by Anonymous Coward on Friday July 18 2014, @11:31AM (#70743)

          In the end if you have poor interviewing / social skills, you could be a worthy, perhaps even great engineer/developer/admin and get conned into earning WAY less

          That's capitalism, baby! Employers will pay what the market demands, and it's your fault if you underprice your own labor.

          Now, conveniently, there is probably someone with almost as good of technical skills as you who is an even worse negotiator. If the employer is willing to pick through the pile of resumes long enough to find that guy, then you're screwed anyway. By no means should you ever collude with your fellow laborers to find out what the market price really is: you're a unique snowflake, not at all comparable to those other people.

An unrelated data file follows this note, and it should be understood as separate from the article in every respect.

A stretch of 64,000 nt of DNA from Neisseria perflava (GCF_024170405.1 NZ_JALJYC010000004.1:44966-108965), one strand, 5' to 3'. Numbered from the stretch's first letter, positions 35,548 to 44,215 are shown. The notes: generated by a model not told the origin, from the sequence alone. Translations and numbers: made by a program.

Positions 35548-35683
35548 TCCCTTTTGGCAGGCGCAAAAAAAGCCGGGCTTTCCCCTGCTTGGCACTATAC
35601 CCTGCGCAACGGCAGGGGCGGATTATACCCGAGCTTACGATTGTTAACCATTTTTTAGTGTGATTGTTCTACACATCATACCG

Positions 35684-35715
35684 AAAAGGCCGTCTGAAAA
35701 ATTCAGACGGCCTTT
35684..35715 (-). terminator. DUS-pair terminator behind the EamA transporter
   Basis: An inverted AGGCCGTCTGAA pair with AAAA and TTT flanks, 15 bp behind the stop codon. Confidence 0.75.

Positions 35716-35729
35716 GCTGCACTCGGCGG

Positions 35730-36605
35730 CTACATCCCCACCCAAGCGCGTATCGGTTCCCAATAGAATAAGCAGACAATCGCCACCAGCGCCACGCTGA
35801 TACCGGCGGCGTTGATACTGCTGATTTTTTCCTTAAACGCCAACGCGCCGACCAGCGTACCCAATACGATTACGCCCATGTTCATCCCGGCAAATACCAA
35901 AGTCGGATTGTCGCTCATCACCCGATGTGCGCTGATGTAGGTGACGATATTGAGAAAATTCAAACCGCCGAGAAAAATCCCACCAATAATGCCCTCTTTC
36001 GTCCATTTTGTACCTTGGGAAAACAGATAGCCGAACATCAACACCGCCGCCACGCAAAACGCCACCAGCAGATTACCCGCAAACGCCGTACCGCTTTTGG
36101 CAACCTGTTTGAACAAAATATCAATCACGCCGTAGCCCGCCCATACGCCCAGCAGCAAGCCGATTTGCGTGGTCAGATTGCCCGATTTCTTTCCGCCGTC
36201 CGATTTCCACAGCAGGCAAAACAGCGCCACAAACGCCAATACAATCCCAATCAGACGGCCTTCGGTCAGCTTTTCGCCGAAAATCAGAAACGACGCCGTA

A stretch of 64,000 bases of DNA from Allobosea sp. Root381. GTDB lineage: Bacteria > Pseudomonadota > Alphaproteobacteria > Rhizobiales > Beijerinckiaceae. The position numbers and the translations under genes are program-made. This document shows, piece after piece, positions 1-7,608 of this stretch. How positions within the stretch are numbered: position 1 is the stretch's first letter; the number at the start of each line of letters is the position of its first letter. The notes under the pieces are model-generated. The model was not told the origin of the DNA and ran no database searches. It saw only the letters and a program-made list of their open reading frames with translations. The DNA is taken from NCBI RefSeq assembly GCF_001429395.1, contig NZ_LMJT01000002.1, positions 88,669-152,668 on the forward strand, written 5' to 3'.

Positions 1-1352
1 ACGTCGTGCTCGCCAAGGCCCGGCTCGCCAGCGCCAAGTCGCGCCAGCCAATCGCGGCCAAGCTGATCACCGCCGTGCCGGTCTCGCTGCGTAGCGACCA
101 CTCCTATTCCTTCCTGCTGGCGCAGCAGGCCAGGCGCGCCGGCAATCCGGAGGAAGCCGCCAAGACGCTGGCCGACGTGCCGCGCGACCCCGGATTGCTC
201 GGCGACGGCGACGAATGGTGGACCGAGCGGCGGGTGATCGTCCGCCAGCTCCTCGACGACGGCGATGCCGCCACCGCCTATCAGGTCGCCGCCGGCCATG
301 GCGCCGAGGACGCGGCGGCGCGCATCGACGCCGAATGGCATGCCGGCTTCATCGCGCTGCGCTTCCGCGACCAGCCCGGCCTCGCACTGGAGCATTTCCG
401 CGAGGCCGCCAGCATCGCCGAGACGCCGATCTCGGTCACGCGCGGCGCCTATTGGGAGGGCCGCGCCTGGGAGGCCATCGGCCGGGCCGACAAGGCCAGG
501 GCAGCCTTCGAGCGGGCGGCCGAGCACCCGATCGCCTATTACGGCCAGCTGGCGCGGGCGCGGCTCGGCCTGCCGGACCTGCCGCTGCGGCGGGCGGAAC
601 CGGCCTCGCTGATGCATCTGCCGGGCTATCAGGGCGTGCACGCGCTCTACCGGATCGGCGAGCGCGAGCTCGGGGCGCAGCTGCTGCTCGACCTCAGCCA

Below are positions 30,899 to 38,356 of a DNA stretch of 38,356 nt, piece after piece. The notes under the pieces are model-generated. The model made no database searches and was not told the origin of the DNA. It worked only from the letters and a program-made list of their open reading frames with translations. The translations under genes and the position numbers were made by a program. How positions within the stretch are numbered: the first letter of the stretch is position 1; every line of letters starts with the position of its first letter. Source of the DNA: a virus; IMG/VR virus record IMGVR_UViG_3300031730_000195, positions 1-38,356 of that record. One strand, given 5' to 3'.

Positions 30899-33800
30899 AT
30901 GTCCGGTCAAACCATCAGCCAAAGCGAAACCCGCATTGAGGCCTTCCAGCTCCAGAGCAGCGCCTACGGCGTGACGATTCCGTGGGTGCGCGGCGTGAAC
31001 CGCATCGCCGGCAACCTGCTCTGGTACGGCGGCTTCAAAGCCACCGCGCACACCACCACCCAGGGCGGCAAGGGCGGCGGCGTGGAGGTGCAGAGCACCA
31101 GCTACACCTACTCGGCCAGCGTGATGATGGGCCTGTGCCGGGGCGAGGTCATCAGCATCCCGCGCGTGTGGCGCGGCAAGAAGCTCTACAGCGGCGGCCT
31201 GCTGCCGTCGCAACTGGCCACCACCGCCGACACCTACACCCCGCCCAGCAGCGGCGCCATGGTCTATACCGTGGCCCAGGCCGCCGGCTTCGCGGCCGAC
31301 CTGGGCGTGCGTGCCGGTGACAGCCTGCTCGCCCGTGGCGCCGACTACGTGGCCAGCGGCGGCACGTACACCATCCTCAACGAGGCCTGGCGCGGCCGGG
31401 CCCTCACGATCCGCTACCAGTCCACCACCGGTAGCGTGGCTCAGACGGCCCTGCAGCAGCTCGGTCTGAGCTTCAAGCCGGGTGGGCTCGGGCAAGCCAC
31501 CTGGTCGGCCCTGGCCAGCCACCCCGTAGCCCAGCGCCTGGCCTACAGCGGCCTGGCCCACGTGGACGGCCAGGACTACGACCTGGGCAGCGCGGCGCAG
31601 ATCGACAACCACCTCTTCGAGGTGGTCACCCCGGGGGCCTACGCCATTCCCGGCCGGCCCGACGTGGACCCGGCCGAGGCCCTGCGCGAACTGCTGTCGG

• (Score: 0) by Anonymous Coward on Friday July 18 2014, @01:44AM

    by Anonymous Coward on Friday July 18 2014, @01:44AM (#70571)

    You think this is real?
    This isn't real.
    College is a dream world.
    This is something you do
    to pass the time...
    till you go out in the real
    world and start buying people.

  • (Score: 0) by Anonymous Coward on Friday July 18 2014, @11:50AM

    by Anonymous Coward on Friday July 18 2014, @11:50AM (#70749)

    It's pretty obvious that engineers are fully employable with just a BSxE. However, a portion of the non-STEM graduates are just punching a ticket on the gravy train to their MBA, LLD, or PhB and not really seeking employment at the 4-year mark. I didn't see anywhere in TFA that segments the non-STEM population between Wall Street-bound shitheels and artistic fry cooks.